I don’t eat liver. Doesn’t matter what animal it came from, it is literally the body’s filter, and I’m not putting that in my mouth. Unsurprisingly, a large portion of humanity does not share my distaste for consuming fleshy contaminant processors. Take foie gras, for example. It’s a special kind of gross, prepared organ, which Wikipedia describes as “the liver of a duck or goose that has been specially fattened.” Thing is, “specially fattened” is a euphemism for “force fed with a metal tube.”
This was brought to my attention recently, as a student from my school was recently arrested for secretly recording video from inside a foie gras farm, and, allegedly, stealing some ducks. She’s facing up to seven years in prison for this.
Now, I am a meat eater. I love meat, hell, I evolved to eat meat, as did the rest of you (assuming all of our dear readers are human). That being said, I don’t like meaty foods that require inhumane treatment of the animal that material’s coming from. It’s why I don’t touch veal. I think an animal should get to live its life like an animal, with its own kind, moving around, eating, sleeping, having sex… If the meal in question requires that an animal be pumped full of chemicals and locked in a box to restrict its movement to keep it tender, I will have none of that.
In general, the issue of “animal rights” is a tricky one, for a variety of reasons. Mainly, because our use of animals is almost ubiquitous across every area of our lives. We eat their meat, we ride on their backs, we drink their milk, we feed them to our other animal friends… It’s hard to step back and reconsider something so inextricably incorporated into our lives. And of course, there are other things that make the topic a sour one for many…
But humor me here, Fellow Meat Lovers. Lend me your ears, Perpetuators of the Vegetable Holocaust who are already judging me for my love of hamburger. There’s a lot more in question here than you’d think.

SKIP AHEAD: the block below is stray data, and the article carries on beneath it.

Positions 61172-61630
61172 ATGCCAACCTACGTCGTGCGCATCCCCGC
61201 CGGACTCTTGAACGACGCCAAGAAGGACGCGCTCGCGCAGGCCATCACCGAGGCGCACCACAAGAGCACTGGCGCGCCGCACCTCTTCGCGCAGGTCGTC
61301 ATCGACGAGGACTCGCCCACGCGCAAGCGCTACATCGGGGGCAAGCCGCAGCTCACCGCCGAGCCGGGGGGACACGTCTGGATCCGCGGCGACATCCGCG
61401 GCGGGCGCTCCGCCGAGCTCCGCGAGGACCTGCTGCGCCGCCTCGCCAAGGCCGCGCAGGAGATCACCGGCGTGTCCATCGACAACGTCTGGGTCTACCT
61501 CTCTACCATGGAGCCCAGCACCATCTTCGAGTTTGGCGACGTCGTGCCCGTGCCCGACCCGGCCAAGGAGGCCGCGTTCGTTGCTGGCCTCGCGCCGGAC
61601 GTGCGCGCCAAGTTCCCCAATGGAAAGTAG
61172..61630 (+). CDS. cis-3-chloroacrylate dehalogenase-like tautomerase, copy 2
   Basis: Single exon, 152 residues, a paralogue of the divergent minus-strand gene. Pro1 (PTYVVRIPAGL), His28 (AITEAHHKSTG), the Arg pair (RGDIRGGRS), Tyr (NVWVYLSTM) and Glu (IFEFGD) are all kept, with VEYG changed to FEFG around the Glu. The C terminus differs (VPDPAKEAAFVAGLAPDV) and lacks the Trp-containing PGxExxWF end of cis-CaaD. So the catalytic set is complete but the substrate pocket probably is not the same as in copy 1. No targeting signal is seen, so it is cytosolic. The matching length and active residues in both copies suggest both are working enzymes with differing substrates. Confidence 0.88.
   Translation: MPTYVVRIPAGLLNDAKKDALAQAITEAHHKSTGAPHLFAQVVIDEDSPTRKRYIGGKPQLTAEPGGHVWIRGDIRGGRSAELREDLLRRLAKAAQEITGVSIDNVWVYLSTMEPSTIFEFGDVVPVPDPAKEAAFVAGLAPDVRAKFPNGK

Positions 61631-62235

Take, for example, the recent court case in New York over an individual named Tommy. Tommy has been kept, by himself, in a cage, for several years. Tommy is a chimpanzee, and the legal team from the Nonuman Rights Project has been trying to secure his liberation from his owners using the common law. Their goal is to “change the common law status of at least some nonhuman animals from mere ‘things,’ which lack the capacity to possess any legal right, to ‘persons,’ who possess such fundamental rights as bodily integrity and bodily liberty, and those other legal rights to which evolving standards of morality, scientific discovery, and human experience entitle them.”
I should note that this is very different from trying to grant animals “human rights.” They just want the law to recognize animals as autonomous beings, especially those species that are extremely intelligent, and, therefore, capable of understanding their situation. Unfortunately for Tommy, the court ruled that he is not a person, deeming that such a ruling would be a slippery slope.
Listen, they’re not wrong. A decision like that really would open the floodgates, and that’d be tough to handle. But that doesn’t mean that it shouldn’t happen!
Let’s look at just a tiny slice of the evidence out there being used as an argument for granting some animals personhood. We’ll start with chimps. Chimps are self-aware, they demonstrate tool use, form cliques, gossip, hell, they even have tribal wars. And, when they’re kept in captivity away from their own kind, they end up being socially maladjusted, kind of like a home-schooled human kid (I was one of those, so I can say that).
There’s also plenty of research on dolphins and orcas out there, and if you haven’t seen Blackfish yet you need to. Those buggers are smart. And crows? Don’t get me started on crows. Too late, you did. Turns out, crows are capable of analogical reasoning, a high level of cognition previously only attributed to primates. Oh yeah, and rats demonstrate empathy. Rats recognize the pain of their friends, and their own suffering is increased by it.
All this to say, there are some pretty damn intelligent animals out there, and they have incredibly complex emotional lives. We’re only just scratching the surface on a lot of this, but as we continue to discover more about how animals think and feel, it’s going to become increasingly difficult to ignore.
And again, it won’t be easy. This is a complicated moral issue. It’s one thing to redefine animal cruelty under our laws, so as to get Tommy the Chimp into better living conditions. But granting him personhood brings up a lot of other questions, like, can a chimpanzee commit a crime? How intelligent or emotionally rich does a species need to be to be granted personhood? I’m not prepared to answer all of these questions, but at the very least, I think we need to treat it like the major issue it is and start thinking about it more as a society.
Don’t let PETA comparing the American Kennel Club to the KKK dissuade you.